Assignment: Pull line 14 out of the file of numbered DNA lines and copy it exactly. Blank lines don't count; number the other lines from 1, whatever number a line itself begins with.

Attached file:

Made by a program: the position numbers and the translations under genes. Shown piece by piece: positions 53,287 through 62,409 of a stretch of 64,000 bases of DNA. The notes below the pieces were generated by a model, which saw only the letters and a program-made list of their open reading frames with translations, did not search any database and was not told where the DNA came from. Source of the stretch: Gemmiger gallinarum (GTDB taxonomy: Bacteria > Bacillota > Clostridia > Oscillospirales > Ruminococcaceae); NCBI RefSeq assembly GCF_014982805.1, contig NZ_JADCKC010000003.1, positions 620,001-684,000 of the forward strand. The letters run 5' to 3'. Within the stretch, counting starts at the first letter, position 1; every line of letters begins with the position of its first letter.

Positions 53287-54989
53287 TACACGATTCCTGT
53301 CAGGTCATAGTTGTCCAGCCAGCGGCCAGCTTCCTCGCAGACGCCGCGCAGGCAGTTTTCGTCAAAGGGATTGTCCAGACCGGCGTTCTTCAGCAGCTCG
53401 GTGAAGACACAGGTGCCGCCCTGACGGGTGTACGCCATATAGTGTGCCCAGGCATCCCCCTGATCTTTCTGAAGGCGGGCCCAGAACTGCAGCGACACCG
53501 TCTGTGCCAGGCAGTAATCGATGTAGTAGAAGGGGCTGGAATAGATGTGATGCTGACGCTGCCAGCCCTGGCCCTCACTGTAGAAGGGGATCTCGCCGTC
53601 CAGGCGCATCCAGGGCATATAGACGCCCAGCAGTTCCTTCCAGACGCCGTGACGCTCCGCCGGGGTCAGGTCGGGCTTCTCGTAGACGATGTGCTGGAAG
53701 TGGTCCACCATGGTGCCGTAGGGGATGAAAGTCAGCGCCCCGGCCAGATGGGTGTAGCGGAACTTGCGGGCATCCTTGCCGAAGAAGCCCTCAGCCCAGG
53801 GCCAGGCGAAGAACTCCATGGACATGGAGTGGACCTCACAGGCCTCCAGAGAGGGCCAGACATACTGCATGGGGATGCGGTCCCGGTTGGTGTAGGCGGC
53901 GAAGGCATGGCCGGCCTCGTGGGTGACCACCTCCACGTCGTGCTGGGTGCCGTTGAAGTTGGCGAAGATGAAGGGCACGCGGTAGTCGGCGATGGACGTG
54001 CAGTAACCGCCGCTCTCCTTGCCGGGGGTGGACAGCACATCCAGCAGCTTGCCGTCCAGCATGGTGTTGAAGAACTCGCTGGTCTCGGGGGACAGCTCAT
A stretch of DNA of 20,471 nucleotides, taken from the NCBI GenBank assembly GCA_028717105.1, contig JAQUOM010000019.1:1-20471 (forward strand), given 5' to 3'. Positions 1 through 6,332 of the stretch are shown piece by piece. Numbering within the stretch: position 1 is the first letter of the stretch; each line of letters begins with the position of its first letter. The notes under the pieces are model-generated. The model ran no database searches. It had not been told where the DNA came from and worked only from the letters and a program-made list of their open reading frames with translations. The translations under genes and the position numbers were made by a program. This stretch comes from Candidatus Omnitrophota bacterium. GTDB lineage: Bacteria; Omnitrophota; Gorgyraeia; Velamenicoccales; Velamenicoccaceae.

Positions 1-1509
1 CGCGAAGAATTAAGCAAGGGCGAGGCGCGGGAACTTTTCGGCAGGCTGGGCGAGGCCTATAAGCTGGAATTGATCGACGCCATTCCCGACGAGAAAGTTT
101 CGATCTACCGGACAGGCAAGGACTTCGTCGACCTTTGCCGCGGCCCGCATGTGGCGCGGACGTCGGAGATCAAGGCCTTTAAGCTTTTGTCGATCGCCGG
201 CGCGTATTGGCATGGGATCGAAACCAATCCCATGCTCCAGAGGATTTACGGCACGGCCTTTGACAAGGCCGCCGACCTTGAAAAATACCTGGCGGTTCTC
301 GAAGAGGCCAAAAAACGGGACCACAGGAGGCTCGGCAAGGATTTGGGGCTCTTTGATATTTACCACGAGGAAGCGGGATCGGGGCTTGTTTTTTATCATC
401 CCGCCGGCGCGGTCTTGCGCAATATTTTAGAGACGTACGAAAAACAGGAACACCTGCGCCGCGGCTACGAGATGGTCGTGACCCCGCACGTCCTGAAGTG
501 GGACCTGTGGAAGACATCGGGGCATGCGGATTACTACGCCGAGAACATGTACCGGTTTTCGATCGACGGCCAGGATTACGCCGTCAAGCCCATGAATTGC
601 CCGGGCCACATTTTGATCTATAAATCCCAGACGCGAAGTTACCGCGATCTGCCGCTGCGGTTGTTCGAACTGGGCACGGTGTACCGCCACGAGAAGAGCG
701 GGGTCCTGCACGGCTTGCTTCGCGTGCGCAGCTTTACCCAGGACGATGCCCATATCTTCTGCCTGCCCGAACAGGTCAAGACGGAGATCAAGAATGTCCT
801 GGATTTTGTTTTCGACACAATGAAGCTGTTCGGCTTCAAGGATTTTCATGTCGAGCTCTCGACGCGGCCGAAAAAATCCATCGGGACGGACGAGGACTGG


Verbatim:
1 CGCGAAGAATTAAGCAAGGGCGAGGCGCGGGAACTTTTCGGCAGGCTGGGCGAGGCCTATAAGCTGGAATTGATCGACGCCATTCCCGACGAGAAAGTTT